What do you have deep inside that you want to say? In Director Bradley Cooper’s “A Star Is Born” his fading rock star Jackson Maine holds in his arms Lady Gaga’s rising star Ally as they gaze at the billboard of her record album cover. Gravelly voiced Jack says, “Dig down into your soul… Say what you wanna say, because what you say is the stuff of angels.” Director Bradley Cooper’s feature debut poignantly asks what do you have to say to the world, so people want to listen.
“A Star Is Born” is uncompromising in discovering one’s voice in the world acknowledging the darker humanity of addiction and depression. Bradley and Lady Gaga, in her first starring movie role, are authentic and genuine: strength and frailty. Sam Elliot is eloquently powerful as Jack’s older Manager brother Bobby, who loves his self-destructive baby brother.
Not only did Bradley direct “A Star Is Born”, he wrote the screenplay with Eric Roth and Will Fetters. He learned to sing for a year and a half. He wrote songs for the movie with Lady Gaga. On The Late Show with Stephen Colbert, Lady Gaga said that she was blown away by Bradley: “He sings from his gut.”
As country rock star Jackson Maine, he is so convincing singing, “Maybe it’s time to let the old ways die.” He pops painkillers going on stage. He downs a bottle of Jack Daniels in the limo ride from his concert. Bradley embodies Jack’s weary numbing suffering.
Looking to get a drink, Jack drops in a dive drag bar in Los Angeles. His eyes widen listening to Lady Gaga’s Ally singing a French song classic. Ally is special.
Over drinks Jack discovers Ally, who works as a restaurant server, is a songwriter. He asks her why she doesn’t sing her songs. Ally says that people like her songs, but not the way she looks.
Lady Gaga is “unplugged” in natural brown hair, sans glam makeup. Gaga inhabits Ally’s insecurities like a glove. Yet like Jack, we see her greater within. Jack tells her, “If there’s one reason we’re supposed to be here is to say something so people wanna hear it…” That’s the beauty of “A Star Is Born”: It says something we want to hear.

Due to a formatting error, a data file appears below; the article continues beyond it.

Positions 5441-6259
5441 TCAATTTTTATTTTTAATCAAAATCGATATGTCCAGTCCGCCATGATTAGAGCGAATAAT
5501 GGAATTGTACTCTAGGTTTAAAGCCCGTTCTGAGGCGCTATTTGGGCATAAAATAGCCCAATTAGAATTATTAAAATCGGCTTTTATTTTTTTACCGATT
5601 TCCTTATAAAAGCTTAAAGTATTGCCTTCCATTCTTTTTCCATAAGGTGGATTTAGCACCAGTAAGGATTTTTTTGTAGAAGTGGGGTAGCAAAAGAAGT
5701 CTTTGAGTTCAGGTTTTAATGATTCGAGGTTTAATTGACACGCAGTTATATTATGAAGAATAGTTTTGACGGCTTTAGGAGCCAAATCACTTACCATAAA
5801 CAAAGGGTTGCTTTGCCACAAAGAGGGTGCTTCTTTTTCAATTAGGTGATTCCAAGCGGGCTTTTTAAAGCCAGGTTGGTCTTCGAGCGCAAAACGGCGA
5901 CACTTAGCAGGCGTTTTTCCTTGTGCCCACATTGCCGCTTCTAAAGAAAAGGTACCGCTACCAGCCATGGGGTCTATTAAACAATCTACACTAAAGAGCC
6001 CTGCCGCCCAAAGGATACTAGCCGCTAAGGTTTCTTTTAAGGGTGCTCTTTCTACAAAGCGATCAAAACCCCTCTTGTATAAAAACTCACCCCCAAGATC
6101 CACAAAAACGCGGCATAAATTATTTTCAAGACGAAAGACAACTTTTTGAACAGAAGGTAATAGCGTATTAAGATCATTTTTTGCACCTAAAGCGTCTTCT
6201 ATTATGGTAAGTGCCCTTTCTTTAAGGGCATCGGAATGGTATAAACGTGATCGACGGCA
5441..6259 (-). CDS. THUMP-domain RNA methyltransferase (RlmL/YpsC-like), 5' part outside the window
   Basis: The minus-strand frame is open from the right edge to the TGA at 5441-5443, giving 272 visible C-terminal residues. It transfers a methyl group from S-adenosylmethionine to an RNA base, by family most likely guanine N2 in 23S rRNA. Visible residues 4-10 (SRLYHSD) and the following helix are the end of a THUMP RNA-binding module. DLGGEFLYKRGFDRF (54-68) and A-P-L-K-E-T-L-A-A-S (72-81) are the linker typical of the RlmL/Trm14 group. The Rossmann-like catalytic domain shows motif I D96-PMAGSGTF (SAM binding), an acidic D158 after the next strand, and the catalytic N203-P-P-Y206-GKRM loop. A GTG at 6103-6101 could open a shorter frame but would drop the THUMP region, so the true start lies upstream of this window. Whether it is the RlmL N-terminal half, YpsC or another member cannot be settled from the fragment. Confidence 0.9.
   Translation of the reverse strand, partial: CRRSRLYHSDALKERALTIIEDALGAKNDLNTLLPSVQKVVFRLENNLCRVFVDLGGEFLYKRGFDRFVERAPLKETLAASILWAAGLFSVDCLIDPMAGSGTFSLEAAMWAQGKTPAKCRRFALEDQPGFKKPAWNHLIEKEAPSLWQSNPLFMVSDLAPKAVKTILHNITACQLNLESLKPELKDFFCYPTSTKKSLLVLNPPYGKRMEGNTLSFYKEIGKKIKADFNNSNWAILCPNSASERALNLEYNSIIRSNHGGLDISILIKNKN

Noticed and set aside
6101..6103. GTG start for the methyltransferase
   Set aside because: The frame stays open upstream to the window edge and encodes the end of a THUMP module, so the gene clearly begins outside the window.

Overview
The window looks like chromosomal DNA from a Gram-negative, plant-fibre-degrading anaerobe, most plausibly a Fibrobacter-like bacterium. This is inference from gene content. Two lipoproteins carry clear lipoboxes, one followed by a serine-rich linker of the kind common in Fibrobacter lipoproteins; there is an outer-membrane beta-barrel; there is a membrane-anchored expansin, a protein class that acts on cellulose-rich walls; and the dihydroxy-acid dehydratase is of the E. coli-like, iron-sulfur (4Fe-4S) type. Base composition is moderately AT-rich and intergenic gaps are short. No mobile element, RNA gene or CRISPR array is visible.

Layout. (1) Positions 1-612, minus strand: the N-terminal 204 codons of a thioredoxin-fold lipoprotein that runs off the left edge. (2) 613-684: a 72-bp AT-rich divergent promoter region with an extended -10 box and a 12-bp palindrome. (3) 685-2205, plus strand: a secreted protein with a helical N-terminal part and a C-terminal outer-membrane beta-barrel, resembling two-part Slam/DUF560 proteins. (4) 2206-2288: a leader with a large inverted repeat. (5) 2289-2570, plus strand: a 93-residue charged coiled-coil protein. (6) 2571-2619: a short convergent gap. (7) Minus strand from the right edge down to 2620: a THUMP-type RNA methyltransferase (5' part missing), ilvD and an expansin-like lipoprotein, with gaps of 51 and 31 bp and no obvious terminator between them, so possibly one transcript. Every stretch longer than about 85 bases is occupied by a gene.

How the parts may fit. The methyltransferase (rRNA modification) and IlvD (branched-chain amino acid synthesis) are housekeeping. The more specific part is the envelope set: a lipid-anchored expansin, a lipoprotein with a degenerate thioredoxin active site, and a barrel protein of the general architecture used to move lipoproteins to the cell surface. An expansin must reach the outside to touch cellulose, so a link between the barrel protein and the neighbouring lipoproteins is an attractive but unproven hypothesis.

Predictably, yet naturally Jack and Ally fall in love in their star-crossed romance. Ally’s star ascends when she sings her song “Shallows” with Jack in concert. Sadly, Jack’s star tragically descends in drug and alcohol addiction. Ally and Jack are truly in love: They see the greater within each other. However, love alone may not save Jack from his addictions.
Bradley and Gaga are fearless compassion in the kind of poignant sadness that can heal. Director Cooper trusts his actor’s humanity in stark authentic conversation. Ally cries to Jack, “You hurt me!” Jack breaks down to Ally, “I’m so sorry…” When Jack confesses to Bobby about “stealing his voice” I cried.
Lady Gaga is the star. She is so fierce in Ally’s vulnerability. Her singing amazes. And you never catch her “acting”; she is just being. She and Bradley don’t romanticize the suffering of loving a drug addict; loving someone suffering from depression. You can only do your best. Responsibility is often a two-way street. That’s the eloquent message of “A Star Is Born”.
Listening to Gaga’s closing song moved me. Being in love is perhaps most important in life. Yet, we can’t know what goes on inside another, even ones we love. “A Star Is Born” reminds us that we must also have forgiveness in our hearts. I truly loved “A Star Is Born”.
Would you like to help us shatter stereotypes about men? Receive stories from The Good Men Project, delivered to your inbox daily or weekly.